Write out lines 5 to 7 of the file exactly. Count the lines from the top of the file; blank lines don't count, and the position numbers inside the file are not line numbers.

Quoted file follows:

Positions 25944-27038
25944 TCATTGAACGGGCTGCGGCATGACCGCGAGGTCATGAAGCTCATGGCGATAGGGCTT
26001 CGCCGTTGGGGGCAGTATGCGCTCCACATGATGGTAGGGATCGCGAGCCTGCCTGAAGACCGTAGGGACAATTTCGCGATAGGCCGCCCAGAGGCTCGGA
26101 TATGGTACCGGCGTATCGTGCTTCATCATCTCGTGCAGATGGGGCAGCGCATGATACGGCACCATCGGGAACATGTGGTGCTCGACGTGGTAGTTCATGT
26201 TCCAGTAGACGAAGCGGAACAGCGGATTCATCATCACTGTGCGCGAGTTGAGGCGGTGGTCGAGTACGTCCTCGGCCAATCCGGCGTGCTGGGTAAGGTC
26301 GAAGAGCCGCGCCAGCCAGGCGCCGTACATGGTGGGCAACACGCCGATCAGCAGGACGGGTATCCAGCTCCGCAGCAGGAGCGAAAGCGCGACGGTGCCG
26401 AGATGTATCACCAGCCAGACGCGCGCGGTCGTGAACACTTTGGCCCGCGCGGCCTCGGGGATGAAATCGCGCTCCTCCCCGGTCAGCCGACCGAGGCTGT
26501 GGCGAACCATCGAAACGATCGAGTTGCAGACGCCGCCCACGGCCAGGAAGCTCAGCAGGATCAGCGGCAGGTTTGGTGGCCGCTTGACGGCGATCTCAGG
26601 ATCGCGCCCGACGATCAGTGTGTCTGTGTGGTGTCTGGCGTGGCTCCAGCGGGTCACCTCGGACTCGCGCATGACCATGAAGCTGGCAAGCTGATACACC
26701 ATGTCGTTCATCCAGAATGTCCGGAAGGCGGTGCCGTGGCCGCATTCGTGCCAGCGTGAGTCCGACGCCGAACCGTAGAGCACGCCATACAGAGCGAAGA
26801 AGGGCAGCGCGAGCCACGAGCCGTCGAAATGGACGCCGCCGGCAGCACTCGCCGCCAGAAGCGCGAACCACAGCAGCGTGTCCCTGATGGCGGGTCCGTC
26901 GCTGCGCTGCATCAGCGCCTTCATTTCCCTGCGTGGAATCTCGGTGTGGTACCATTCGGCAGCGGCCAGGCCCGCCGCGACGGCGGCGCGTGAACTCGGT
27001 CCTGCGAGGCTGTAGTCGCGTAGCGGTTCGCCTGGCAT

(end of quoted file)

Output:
26201 TCCAGTAGACGAAGCGGAACAGCGGATTCATCATCACTGTGCGCGAGTTGAGGCGGTGGTCGAGTACGTCCTCGGCCAATCCGGCGTGCTGGGTAAGGTC
26301 GAAGAGCCGCGCCAGCCAGGCGCCGTACATGGTGGGCAACACGCCGATCAGCAGGACGGGTATCCAGCTCCGCAGCAGGAGCGAAAGCGCGACGGTGCCG
26401 AGATGTATCACCAGCCAGACGCGCGCGGTCGTGAACACTTTGGCCCGCGCGGCCTCGGGGATGAAATCGCGCTCCTCCCCGGTCAGCCGACCGAGGCTGT